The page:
And the Lady in White rode at the front of the host, the goddess of life, a beacon of hope that no matter what dark force threatened their world, there would always be the light to drive it back.

They rode out in all their glory, and they were not seen again. No reports had come from the battleground – no survivors had emerged to carry tales of their defeat. But Rowen knew when her goddess perished. She felt it strike her in the heart, felt an absence and a void where once had blossomed life and magic. Some of her kindred died from the shock of it – or perhaps simply chose not to go on living.

Rowen had lived, though Aubrick could not have said what she was living for. Revenge, perhaps. His kingdom dead, he had known a loss nigh as great as hers, but his goal in their quest was merely to save what was left – to ensure that life would go on.

Rowen, though… Once, she had been a beauty. To see her smile was to know her faith. To hear her laugh was to feel her love. Aubrick knew this, he remembered this, but seeing her know, there was only darkness left. Her eyes were hollow and black, her cheeks sunken with lack of food, for she slept and ate only when she must. She never smiled, and every night Aubrick could here her struggling to smother the wracking sobs that shook her through the hours of the dark.

By rights she shouldn’t even be there – his blade and Tailos’ magics were needed to succeed. Once, Rowen could have called upon the Lady in White to strike down their foes – or undo the touch of death itself.

But the Lady in White was dead, and none could bring her back. Rowen could offer no more than a single strong arm – and burning determination and hatred.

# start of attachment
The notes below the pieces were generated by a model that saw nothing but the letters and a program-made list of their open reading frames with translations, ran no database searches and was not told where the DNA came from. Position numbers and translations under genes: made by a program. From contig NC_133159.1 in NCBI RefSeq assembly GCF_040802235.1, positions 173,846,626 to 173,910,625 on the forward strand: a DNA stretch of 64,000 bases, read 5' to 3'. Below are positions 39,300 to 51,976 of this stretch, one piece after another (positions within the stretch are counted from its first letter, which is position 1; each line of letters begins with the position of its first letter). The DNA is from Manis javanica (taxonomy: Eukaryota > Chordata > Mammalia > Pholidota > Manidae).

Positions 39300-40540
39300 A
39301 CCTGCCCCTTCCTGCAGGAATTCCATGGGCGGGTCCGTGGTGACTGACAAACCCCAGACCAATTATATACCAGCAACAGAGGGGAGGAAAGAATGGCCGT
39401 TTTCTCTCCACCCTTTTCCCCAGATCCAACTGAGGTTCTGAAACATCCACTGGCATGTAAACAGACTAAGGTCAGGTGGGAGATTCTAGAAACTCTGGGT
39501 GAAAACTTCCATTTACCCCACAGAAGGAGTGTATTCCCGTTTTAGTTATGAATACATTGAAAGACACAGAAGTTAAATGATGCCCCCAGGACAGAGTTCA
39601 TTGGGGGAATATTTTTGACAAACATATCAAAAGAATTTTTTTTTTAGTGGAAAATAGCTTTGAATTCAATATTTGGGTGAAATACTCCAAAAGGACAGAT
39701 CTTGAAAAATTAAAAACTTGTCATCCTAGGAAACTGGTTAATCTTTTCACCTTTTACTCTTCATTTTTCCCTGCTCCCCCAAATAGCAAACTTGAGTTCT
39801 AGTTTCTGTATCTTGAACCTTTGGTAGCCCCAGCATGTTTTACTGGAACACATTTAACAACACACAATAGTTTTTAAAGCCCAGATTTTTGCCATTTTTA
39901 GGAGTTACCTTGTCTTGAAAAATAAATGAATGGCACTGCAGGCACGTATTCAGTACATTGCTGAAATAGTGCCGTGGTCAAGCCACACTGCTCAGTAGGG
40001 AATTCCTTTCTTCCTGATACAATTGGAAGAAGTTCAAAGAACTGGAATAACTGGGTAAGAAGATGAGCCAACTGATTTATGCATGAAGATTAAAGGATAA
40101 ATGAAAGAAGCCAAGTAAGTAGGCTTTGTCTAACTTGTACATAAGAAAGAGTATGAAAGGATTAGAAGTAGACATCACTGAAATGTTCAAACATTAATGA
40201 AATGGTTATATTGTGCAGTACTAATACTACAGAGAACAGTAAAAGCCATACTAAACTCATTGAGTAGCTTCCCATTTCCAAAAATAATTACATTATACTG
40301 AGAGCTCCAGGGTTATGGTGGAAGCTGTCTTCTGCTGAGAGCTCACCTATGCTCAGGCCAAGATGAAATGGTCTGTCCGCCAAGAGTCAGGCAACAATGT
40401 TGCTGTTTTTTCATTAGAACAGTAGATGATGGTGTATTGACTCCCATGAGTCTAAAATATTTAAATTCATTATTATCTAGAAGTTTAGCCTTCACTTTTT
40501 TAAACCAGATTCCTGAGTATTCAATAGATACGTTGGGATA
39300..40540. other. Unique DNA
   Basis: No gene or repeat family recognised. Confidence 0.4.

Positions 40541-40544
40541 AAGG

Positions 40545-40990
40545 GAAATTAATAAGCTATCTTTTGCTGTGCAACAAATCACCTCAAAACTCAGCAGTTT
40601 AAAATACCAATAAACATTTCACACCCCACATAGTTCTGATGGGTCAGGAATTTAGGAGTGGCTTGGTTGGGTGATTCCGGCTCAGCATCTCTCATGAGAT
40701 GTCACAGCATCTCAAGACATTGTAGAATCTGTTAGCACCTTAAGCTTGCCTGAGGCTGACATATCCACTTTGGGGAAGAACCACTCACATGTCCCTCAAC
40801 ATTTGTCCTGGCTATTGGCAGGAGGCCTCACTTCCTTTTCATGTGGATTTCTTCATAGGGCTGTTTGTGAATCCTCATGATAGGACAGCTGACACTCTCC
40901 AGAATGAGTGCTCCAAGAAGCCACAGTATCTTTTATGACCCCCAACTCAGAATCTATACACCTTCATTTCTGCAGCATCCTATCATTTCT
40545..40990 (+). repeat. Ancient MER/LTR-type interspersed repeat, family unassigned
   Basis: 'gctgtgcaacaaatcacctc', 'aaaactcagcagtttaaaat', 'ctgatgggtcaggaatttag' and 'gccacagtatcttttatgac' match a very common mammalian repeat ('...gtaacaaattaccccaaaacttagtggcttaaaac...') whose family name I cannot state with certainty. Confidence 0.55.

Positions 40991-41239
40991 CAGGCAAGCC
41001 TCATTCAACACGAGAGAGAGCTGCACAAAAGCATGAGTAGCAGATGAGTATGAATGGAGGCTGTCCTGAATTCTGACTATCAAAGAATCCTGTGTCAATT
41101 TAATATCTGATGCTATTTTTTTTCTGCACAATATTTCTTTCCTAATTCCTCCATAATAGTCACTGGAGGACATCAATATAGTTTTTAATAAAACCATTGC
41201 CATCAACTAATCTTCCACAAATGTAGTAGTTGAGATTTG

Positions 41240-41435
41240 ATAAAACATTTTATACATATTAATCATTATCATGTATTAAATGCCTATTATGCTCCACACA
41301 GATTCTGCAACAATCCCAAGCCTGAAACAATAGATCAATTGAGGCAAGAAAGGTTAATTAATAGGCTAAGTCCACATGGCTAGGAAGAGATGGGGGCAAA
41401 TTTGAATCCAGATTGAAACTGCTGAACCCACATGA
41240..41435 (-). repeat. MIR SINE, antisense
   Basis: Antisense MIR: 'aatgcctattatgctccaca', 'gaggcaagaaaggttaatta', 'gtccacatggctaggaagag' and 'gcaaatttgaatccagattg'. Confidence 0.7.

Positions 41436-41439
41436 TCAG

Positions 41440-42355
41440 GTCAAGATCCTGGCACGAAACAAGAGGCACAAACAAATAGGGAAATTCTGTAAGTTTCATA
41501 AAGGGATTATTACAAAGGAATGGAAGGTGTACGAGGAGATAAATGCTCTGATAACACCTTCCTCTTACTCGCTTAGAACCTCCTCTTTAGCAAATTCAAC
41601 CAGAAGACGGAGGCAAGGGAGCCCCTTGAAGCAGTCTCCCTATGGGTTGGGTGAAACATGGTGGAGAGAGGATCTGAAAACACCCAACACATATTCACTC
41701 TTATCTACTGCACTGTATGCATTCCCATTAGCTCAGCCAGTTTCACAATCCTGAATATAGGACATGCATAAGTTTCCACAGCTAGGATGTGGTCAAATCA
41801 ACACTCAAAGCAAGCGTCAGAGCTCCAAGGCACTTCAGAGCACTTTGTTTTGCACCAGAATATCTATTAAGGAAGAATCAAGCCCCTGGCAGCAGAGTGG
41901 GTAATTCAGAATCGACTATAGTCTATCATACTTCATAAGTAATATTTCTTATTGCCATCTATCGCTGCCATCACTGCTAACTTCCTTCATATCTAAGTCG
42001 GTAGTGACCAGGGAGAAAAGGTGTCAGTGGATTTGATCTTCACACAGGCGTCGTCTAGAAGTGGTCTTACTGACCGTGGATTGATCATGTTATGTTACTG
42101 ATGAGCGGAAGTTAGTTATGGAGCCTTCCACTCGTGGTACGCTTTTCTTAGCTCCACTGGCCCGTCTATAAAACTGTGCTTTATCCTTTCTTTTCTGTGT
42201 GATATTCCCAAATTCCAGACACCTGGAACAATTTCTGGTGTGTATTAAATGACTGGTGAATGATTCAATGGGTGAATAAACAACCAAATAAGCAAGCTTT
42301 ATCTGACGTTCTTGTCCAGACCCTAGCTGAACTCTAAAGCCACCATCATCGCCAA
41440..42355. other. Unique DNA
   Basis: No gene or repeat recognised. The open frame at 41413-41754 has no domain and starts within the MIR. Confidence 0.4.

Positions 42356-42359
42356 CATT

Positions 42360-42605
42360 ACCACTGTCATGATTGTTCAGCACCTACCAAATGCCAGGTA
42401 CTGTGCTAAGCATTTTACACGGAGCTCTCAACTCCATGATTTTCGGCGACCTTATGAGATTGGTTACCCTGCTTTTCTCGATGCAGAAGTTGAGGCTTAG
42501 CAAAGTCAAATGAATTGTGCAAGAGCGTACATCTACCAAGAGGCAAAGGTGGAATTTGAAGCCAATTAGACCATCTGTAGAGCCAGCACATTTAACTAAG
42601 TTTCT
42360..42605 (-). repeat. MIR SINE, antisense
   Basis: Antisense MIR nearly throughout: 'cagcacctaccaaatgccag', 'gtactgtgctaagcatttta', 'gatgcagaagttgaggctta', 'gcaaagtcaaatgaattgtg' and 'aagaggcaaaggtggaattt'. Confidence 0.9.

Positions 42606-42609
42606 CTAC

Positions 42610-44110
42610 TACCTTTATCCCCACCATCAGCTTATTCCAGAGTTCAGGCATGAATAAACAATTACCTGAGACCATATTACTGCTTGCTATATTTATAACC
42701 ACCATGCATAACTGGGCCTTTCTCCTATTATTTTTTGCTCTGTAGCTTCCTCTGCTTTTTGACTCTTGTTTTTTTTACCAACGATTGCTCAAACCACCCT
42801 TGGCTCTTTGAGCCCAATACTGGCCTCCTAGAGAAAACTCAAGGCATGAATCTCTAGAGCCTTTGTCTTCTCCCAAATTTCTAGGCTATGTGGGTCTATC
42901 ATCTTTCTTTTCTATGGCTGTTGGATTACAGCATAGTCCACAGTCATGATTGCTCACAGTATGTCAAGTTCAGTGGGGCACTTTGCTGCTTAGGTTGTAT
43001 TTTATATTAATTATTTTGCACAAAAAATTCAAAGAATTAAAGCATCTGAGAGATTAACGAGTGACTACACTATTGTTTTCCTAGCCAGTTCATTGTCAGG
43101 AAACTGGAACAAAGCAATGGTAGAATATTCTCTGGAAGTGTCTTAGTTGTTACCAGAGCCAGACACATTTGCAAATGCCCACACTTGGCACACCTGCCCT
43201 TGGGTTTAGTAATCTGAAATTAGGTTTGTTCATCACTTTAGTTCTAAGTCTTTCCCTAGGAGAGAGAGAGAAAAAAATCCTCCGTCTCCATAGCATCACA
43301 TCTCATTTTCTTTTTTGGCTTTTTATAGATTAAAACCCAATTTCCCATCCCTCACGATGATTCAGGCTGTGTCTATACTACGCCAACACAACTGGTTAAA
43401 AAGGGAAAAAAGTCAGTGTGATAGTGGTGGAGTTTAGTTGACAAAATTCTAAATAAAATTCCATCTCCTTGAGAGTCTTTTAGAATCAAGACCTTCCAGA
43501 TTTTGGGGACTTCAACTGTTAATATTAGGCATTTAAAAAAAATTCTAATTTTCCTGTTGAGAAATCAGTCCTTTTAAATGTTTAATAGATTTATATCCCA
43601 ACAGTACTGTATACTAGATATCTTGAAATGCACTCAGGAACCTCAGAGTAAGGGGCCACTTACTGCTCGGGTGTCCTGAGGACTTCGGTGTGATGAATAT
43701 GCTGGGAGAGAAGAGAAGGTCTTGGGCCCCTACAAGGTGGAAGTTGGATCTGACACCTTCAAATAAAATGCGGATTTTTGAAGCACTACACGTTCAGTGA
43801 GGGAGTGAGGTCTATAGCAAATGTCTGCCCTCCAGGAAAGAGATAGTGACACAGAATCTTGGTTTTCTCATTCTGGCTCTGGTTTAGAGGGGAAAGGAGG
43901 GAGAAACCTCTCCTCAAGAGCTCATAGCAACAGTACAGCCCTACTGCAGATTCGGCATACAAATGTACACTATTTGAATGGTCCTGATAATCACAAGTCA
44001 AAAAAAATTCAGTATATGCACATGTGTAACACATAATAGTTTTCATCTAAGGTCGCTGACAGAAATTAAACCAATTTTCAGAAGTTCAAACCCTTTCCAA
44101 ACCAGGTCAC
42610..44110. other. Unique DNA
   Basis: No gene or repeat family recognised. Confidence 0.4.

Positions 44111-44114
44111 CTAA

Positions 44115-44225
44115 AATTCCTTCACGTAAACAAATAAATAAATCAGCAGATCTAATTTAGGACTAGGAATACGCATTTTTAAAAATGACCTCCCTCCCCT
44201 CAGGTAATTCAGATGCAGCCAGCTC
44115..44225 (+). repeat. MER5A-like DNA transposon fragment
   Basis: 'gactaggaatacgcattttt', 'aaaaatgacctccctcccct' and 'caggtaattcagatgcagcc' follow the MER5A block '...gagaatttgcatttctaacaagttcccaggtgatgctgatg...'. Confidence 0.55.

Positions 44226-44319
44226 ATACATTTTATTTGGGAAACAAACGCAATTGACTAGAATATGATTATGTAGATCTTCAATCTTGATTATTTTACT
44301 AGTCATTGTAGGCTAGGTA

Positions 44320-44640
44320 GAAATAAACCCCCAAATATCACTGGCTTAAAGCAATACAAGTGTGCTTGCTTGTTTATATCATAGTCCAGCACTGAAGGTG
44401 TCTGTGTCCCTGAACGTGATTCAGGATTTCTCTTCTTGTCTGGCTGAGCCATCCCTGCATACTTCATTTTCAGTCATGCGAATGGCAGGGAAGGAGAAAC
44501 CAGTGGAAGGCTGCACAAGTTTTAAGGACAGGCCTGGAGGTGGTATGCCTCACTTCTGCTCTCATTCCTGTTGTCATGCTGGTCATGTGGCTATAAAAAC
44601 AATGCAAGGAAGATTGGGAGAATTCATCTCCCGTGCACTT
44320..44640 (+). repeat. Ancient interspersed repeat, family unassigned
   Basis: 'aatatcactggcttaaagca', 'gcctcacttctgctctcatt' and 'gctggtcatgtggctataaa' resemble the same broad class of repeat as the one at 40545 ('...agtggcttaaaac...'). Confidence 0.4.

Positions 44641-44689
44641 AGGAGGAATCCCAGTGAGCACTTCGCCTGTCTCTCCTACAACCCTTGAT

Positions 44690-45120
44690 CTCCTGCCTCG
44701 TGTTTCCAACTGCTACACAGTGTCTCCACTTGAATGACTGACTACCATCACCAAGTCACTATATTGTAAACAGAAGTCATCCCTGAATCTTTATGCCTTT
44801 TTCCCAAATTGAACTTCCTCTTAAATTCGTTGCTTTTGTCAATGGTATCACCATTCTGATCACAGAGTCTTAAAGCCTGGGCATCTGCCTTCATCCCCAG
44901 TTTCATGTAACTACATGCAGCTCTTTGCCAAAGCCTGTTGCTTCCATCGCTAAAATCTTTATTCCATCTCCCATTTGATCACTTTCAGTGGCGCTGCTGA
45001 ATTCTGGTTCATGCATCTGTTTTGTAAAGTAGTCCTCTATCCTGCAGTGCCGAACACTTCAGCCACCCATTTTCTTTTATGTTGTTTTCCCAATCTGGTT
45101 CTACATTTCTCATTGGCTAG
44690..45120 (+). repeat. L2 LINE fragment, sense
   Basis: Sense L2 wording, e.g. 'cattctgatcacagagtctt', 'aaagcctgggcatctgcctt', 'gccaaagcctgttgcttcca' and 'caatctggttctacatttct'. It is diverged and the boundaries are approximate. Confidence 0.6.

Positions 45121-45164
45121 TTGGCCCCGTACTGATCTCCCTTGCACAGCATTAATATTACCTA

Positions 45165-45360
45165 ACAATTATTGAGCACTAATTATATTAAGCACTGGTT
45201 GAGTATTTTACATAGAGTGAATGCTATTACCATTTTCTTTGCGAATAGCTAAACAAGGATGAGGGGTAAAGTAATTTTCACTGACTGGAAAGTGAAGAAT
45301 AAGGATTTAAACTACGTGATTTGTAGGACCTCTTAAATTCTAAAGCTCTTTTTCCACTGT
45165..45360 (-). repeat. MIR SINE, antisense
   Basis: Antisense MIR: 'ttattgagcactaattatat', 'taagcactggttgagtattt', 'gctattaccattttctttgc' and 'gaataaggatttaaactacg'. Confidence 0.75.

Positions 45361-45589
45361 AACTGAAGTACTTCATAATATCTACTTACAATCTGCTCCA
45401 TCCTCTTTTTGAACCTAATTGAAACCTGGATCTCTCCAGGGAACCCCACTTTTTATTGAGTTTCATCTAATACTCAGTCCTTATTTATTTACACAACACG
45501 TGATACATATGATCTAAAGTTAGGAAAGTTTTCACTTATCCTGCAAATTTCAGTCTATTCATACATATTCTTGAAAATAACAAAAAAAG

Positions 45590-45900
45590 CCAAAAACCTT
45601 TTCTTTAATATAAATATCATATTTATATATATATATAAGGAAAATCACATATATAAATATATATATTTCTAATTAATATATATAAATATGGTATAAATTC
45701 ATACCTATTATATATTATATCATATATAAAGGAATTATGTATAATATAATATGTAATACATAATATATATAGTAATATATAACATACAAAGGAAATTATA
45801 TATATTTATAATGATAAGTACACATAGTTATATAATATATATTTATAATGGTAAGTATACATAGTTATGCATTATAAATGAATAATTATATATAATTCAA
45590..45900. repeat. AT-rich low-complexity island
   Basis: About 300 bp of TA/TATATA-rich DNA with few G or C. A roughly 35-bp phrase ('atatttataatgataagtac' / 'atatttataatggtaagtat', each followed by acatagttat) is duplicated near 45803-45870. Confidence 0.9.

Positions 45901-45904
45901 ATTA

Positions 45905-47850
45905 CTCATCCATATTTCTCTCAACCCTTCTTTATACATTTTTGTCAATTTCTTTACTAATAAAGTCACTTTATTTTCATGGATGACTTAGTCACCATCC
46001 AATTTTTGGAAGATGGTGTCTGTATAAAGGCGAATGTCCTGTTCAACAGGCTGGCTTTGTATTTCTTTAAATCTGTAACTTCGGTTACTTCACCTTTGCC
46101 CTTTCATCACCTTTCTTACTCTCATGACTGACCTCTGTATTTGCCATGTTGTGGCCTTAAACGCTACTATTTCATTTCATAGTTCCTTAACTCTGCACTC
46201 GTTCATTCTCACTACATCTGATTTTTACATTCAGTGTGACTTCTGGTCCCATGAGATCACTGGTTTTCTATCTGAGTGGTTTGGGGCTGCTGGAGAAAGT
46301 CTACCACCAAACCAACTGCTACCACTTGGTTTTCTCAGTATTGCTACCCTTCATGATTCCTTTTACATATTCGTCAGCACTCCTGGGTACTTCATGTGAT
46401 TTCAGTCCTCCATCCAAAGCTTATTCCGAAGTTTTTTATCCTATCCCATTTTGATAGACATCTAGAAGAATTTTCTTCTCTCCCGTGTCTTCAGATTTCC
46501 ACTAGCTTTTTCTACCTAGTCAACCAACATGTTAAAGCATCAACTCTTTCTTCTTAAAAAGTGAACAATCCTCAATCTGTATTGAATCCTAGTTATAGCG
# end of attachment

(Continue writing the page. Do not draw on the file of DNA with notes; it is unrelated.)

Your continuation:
Aubrick, for all that he once cared for her, had not wanted to let her come. Perhaps it was purely selfish – if she wasn’t here, with him, he could remember her as she was. Now, she was merely a reminder of how the world had changed.

But Tailos had listened to her plea, and let her join their expedition. He would not share why, but it was he who had arranged it, and he who knew what it would take to save this world.

Stanley Miller, CPA. In this, Aubrick agreed with Rowen – he didn’t look like much. The thought passed through his mind, just as the Chamber began to shake.

“Quickly!” cried Tailos, his voice straining as he kept at bay magics as old as humanity itself. “Into the Well – it will take us to him, and we shall see for ourselves if any hope yet remains!”

Rowen stepped forward first, striding up to the edge of the well, and then stepping off without the slightest hesitation, almost as though she expected the still surface to support her weight. But no – she passed through the image without even a ripple, and Tailos stared at Aubrick next.

It was harder, for him, and he could not say why. Perhaps because he was a man of action, and this felt like flight. Perhaps because he was used to the flash of the sword and the gleam of steel on steel – tangible things, rather than mystic doorways to another world.

In the end, he knew the truth, though has was afraid to utter it. He had left his kingdom, and when he had returned, it was gone forever.

Now he was leaving his world itself behind, and should they fail, there would be nothing left to return to.

He stepped into the Well, nonetheless. If they did nothing, the outcome was already certain. Any hope, no matter how slim, was worth the chance. He felt the world fall away from him, as the Magus followed close behind.

In the Chamber of All Knowledge, eldritch power blazed into being, tearing through the room in search of intruders to rend and flay… but there was nothing there.

The search had truly begun.